High Uric Acid Raises Diabetes Risk

After diabetes is diagnosed, however, uric acid levels fall, study finds.
After diabetes is diagnosed, however, uric acid levels fall, study finds.

Elevated levels of uric acid are associated with an increased likelihood of diabetes, but uric acid levels decline after diabetes is diagnosed, according to the findings of a new study that are consistent with those of previous investigations.

Researchers led by Elizabeth Selvin, PhD, of Johns Hopkins University in Baltimore, analyzed data from 11,134 participants in the Atherosclerosis Risk in Communities Study who did not have diabetes at study enrollment. Each 1 mg/dL increment in uric acid was associated with a significant 18% increased risk of diabetes, after adjusting for potential confounders. The association remained significant even after adjusting for fasting glucose and insulin levels, the researchers reported online ahead of print in the American Journal of Epidemiology.

In addition, among subjects with diabetes, each additional five years' duration of diabetes was associated with a 0.10 mg/dL lower uric acid level in adjusted analyses. Dr. Selvin and her colleagues pointed out that it is believed elevations in serum glucose or insulin promote excretion of uric acid. “However, we observed that the association between diabetes and lower uric acid level was independent of estimated glomerular filtration rate, fasting glucose, and insulin,” they wrote. “It is possible that lifestyle changes or medication use subsequent to a diabetes diagnosis alters uric acid production; however, ongoing alterations in metabolism due to the chronic effects of diabetes cannot be ruled out.”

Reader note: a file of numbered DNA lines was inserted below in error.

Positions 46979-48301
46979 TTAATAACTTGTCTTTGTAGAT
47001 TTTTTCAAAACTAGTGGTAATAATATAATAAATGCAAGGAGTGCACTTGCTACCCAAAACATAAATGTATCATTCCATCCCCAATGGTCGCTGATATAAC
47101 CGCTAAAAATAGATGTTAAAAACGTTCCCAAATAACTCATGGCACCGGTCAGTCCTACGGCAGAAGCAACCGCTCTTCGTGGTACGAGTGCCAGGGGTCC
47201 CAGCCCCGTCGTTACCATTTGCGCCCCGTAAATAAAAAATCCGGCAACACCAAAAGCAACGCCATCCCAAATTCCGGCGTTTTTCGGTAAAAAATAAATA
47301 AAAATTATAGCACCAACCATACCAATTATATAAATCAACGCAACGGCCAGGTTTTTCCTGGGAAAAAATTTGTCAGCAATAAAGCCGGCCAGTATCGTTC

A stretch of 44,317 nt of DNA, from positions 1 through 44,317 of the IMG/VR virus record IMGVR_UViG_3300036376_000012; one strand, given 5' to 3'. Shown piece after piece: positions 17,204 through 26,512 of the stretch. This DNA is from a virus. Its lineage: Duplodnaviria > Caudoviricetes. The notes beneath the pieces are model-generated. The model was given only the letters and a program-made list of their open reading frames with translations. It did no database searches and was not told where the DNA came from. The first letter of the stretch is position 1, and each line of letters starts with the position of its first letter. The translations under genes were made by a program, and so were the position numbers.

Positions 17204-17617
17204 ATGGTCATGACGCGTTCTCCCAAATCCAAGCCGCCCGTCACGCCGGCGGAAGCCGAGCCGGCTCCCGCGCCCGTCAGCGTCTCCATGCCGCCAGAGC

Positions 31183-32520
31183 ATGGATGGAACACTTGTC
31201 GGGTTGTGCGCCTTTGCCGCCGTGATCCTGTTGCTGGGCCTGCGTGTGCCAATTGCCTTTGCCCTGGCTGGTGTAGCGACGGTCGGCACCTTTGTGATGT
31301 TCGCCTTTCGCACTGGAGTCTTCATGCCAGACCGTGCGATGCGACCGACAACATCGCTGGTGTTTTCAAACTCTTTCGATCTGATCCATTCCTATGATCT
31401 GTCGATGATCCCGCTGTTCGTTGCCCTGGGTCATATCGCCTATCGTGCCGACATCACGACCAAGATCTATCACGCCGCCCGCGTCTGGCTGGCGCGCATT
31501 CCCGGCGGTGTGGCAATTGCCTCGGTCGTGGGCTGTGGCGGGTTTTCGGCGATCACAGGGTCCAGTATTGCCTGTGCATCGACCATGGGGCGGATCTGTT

The researchers cited previous research suggesting that uric acid has a causal role in the development of diabetes, but it also is possible that uric acid level is a marker for other diabetes risk factors.

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